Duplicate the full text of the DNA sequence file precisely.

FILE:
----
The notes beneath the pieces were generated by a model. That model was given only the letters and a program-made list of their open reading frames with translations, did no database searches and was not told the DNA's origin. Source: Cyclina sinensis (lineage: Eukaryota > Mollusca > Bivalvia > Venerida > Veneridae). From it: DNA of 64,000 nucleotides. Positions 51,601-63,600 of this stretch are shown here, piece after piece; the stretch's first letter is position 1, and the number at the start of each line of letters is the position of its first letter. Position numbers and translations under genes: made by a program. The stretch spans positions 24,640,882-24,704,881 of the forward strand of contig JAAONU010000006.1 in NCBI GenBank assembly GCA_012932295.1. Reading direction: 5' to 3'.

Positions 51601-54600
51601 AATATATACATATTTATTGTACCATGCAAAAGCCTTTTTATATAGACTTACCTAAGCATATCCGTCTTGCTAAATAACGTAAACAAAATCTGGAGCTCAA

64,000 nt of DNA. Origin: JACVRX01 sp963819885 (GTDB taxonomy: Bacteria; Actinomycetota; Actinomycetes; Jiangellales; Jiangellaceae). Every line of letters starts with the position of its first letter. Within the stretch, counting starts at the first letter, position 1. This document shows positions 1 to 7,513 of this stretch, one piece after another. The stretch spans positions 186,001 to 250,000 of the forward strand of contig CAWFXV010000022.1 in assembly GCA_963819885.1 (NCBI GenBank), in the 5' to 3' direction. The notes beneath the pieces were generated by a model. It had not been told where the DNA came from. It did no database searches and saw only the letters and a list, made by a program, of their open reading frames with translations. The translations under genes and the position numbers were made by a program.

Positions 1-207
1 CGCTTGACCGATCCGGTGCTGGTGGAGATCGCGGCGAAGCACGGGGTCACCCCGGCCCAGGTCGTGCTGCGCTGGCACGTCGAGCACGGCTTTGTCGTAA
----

The notes beneath the pieces were generated by a model. That model was given only the letters and a program-made list of their open reading frames with translations, did no database searches and was not told the DNA's origin. Source: Cyclina sinensis (lineage: Eukaryota > Mollusca > Bivalvia > Venerida > Veneridae). From it: DNA of 64,000 nucleotides. Positions 51,601-63,600 of this stretch are shown here, piece after piece; the stretch's first letter is position 1, and the number at the start of each line of letters is the position of its first letter. Position numbers and translations under genes: made by a program. The stretch spans positions 24,640,882-24,704,881 of the forward strand of contig JAAONU010000006.1 in NCBI GenBank assembly GCA_012932295.1. Reading direction: 5' to 3'.

Positions 51601-54600
51601 AATATATACATATTTATTGTACCATGCAAAAGCCTTTTTATATAGACTTACCTAAGCATATCCGTCTTGCTAAATAACGTAAACAAAATCTGGAGCTCAA

64,000 nt of DNA. Origin: JACVRX01 sp963819885 (GTDB taxonomy: Bacteria; Actinomycetota; Actinomycetes; Jiangellales; Jiangellaceae). Every line of letters starts with the position of its first letter. Within the stretch, counting starts at the first letter, position 1. This document shows positions 1 to 7,513 of this stretch, one piece after another. The stretch spans positions 186,001 to 250,000 of the forward strand of contig CAWFXV010000022.1 in assembly GCA_963819885.1 (NCBI GenBank), in the 5' to 3' direction. The notes beneath the pieces were generated by a model. It had not been told where the DNA came from. It did no database searches and saw only the letters and a list, made by a program, of their open reading frames with translations. The translations under genes and the position numbers were made by a program.

Positions 1-207
1 CGCTTGACCGATCCGGTGCTGGTGGAGATCGCGGCGAAGCACGGGGTCACCCCGGCCCAGGTCGTGCTGCGCTGGCACGTCGAGCACGGCTTTGTCGTAA